A near-disaster, that's what.
I came home from a trip to the state capitol yesterday afternoon (for a renewable energy conference) to walk the dogs, check on the sheep and chickens, and eat something, before returning to college for a night lecture.
I gave myself lots of time because the weather was bad. I was glad I did, for two reasons.
A short while after I traversed the same bit of road, there was some kind of icing conditions on the freeway and it had to be closed because twenty or so cars were off the road. I missed all this, and so had an extra hour on my hands after my early dinner. The sheep's water needed changed, so I went to use my hour productively to do that.
And promptly discovered the heat bulb in the well housing had quit, and the recent very great cold had crept into the well pump and associated pipes.
Now I check this bulb religiously, every night before I go to bed, and it was on for sure the night before, so it had gone out in the last eighteen hours. But at -20 F (-28 C) Monday night, the cold will creep in quickly.
I quickly recycled the small electric heater that the chickens had been using, popping it in the well house and turning it on full blast.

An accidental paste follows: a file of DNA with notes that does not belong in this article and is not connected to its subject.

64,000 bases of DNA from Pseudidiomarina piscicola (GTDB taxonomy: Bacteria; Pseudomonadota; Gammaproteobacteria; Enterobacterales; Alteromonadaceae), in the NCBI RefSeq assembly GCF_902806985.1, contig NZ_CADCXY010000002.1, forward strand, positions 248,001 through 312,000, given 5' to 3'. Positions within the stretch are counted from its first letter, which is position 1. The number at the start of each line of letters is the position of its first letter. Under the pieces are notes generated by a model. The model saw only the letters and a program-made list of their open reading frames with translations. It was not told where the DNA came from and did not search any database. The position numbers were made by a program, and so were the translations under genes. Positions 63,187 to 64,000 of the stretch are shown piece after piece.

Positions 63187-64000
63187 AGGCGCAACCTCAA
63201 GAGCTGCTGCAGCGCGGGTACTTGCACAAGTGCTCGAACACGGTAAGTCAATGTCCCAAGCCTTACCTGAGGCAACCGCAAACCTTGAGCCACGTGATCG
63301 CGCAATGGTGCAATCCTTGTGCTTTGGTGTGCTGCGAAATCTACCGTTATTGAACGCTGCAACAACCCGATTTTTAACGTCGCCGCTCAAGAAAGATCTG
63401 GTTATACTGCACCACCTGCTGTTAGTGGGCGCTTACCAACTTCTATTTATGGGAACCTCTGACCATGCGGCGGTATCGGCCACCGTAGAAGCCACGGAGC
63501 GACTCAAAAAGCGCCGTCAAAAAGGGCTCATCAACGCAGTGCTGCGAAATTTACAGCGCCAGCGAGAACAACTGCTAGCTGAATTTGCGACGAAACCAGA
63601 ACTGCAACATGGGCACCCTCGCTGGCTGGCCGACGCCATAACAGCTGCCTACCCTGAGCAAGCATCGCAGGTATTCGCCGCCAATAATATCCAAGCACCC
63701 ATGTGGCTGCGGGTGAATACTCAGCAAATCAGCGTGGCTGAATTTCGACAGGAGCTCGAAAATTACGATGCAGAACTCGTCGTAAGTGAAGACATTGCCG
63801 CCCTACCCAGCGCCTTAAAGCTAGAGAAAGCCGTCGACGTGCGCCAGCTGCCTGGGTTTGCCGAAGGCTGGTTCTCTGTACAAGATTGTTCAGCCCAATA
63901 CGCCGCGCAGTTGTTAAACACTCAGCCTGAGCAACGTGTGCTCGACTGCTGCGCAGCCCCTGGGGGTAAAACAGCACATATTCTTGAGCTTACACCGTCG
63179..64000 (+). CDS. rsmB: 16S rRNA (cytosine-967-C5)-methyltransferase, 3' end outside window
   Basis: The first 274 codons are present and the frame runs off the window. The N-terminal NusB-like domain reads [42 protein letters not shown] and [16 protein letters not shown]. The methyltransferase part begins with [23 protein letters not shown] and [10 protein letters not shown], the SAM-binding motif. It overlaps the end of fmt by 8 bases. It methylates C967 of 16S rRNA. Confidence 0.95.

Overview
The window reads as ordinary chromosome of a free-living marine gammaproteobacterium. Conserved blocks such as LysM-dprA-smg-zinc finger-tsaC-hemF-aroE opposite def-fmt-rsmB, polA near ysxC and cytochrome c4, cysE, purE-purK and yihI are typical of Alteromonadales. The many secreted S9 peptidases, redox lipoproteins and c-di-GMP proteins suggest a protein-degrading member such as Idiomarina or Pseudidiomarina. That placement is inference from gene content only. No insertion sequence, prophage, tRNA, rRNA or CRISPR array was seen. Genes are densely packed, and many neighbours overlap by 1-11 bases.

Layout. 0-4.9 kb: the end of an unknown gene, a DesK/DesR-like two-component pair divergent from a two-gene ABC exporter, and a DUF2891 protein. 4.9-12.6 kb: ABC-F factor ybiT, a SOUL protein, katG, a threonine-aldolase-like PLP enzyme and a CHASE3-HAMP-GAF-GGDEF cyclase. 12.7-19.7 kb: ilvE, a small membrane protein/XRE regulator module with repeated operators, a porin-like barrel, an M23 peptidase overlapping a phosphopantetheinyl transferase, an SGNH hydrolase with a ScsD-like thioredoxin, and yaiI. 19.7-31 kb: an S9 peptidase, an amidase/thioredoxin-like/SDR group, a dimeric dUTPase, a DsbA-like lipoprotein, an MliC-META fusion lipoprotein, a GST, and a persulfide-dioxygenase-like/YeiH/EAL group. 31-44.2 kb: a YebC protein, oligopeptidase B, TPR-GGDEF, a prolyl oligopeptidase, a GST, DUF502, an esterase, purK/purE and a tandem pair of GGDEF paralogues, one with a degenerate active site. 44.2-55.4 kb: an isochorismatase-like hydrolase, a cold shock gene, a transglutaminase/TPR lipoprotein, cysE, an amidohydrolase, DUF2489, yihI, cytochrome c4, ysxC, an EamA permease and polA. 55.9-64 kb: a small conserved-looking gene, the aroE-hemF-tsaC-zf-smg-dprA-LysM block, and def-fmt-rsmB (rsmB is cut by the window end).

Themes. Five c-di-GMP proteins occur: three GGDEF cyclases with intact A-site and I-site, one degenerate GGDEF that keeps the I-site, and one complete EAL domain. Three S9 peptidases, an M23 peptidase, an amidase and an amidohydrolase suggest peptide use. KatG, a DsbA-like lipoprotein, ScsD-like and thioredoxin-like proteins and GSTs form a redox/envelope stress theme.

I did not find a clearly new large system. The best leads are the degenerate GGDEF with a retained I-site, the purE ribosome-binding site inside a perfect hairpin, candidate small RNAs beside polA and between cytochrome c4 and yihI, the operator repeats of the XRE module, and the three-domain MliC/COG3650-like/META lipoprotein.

Then I called to cancel my attendance at the lecture. Luckily, it wasn't me that was giving the lecture. Aimee, who is part of the same class, made sure my responsibilities were covered. That gave me the evening to put matters right, before they got much worse.
American above-ground farm well pumps are sturdy, made of cast iron, and ours is only four years old, but ice will destroy the pump by cracking the iron particularly at the outlets. And cold will seep into water pipes, following the pipes from the well housing to deep underground, where in the worst cases, thawing will have to wait for spring.
Luckily, there hadn't been time for any of these consequences. The extra heat thawed out the frozen pump, which started back up again without even a drip. Another hour of heat was needed to get the pipes ice-free, but they weren't damaged.
It took two hours, but by seven in the evening I was back inside, warming up, the sheep watered and bedded down for the night, all back to normal, the heat bulb glimmering through the top of the well housing, as usual.
Except for the fleeting feeling of insecurity, a little more tiredness than usual, and what now feels like the start of a cold.
Still, that's much, much better than a frozen well.
It's supposed to get warmer today, back up to 28 F. The warmth may come with four feet of snow if the storm that accompanies the southerly airflow veers west, but we can handle the snow. I'm looking forward to the reduced margin of heating needs and the increased margin of safety for our water supply.
We can probably find a way to survive a frozen well, too, but the additional difficulty taking care of our animals, while also doing our day jobs, would be very great.